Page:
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This has been a very rough week, hasn’t it.
It started with the Google manifesto and all its fallout exposing how my own professional field has yet to throw off its endemic sexism. Engineers far younger than I promoted ideas I ignorantly thought had fallen out of date decades ago, emboldened by a diseased culture lately less afraid to shine light on itself.
Then — after the initial raw terror had boiled away — the idiot president’s cavalier war-drumming left me with shameful anger at what feels like my completely compromised American citizenship. Things in this realm had started to feel manageable, if not normal, with the most decisive repulsion yet of Congress’s anti-healthcare activity, and reports that senior members of Congress regardless of party affiliation had started to openly ignore the president’s whining and ranting. As he clearly shows no proclivity to give any actionable instruction to his military or his government, on this nor any other topic, I feel returned to this coldly comforting belief — but quite shaken, just the same.
Friday and Saturday’s hate, violence and death in Charlottesville made me ashamed of pretty much all my outward defining features. Not just that I’m a white American, but specifically one of the countless who failed to stop Trump. The president, afraid to upset the white-supremacist bloc among his voters, made worse-than-useless statements about the violence from “all sides”. Some of my fellow white Americans brought their Trump campaign signs to the hate march, just to remind him who lifted him to power, and it worked. It worked on me, too. That woman’s blood is on Trump’s hands and my hands both.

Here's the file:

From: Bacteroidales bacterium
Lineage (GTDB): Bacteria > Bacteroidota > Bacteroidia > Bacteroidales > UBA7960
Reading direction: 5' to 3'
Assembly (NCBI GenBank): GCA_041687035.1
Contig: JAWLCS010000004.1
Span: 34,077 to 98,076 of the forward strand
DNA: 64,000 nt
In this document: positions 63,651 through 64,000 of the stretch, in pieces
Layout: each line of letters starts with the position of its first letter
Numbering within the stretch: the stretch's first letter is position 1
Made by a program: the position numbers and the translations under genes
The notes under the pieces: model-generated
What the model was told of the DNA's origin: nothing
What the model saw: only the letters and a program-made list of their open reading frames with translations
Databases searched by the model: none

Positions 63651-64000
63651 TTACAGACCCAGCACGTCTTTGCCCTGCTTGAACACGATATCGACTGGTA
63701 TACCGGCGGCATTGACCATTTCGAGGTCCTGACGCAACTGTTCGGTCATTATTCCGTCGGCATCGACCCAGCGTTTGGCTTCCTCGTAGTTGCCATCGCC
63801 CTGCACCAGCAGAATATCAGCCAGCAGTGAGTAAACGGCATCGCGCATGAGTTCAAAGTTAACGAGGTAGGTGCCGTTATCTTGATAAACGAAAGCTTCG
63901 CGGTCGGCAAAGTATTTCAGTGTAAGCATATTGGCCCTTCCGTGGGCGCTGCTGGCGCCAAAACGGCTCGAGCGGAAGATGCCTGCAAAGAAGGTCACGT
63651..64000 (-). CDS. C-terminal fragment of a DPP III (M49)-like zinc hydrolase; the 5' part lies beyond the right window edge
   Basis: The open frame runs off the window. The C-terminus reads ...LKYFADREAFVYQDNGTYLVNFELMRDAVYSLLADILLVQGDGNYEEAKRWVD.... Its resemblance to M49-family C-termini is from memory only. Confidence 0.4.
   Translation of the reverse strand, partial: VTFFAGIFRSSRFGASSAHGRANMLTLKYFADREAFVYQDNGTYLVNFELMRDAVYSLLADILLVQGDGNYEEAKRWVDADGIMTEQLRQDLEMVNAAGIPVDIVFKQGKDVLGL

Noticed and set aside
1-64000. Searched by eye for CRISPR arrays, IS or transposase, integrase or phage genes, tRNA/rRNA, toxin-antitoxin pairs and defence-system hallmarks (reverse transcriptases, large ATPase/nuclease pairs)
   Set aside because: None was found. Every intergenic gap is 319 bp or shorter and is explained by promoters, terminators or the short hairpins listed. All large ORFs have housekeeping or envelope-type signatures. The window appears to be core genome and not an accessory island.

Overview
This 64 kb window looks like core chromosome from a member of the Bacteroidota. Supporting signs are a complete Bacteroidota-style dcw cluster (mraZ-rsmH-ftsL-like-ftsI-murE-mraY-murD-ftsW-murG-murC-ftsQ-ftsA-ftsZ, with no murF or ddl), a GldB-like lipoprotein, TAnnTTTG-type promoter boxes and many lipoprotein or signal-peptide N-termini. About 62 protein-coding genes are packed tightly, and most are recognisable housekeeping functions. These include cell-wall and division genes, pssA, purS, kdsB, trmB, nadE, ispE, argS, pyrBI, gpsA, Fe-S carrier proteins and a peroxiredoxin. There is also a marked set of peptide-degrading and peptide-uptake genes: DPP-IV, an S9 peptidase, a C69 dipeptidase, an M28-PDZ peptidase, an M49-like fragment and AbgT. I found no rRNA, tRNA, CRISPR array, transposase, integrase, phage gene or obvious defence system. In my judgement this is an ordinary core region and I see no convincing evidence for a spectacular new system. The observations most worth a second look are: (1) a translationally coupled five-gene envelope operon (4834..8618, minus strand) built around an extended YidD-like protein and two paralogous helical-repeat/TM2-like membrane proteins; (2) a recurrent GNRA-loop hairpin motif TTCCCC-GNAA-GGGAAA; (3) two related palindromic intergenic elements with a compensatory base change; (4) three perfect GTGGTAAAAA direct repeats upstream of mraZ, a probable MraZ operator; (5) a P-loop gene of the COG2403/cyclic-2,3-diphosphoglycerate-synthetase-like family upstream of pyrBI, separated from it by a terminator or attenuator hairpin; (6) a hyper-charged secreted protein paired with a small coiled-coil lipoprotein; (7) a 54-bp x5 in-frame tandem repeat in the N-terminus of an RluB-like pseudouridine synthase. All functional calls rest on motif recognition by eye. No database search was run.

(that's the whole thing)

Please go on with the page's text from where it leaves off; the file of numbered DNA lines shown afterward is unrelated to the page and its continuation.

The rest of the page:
I deserve Trump. We deserve Trump. All us Americans do. We could have headed him off last year, but we blew it. He and his cronies now enjoy the spoils of their victory, coasting for as long as they can on their unbelievable sweet luck, and not caring a whit who or what goes to hell under the wheels of their grift. That’s the truth of it. Everything that happens while they retain power, we deserve one hundred percent. Yes, all of us — but the more powerful and privileged of us take a proportionately larger share of the blame. We didn’t do enough. I didn’t do enough.
But here we are, and wars don’t stay won forever. I believe black lives matter. I believe even lazy but comfortable chuckleheads like me can make a difference. I take heart and boldness that the health-care came around because of the roar of the citizens, me among them, and if we had to royally screw the pooch to find our voices and discover that representative democracy isn’t some civics-lesson abstraction, so be it. Here we are, and we’re all moving forward together anyway.
This past week felt more like a stumble, like I got pulled by the hair for a while. I will get back on my feet. Please join me. I will help you up, too, if I can.
I read The Weirdness, despite everythingI read this 2014 novel by Jeremy P. Bushnell as a tiny act of defiance against myself, and can report that I showed myself up.
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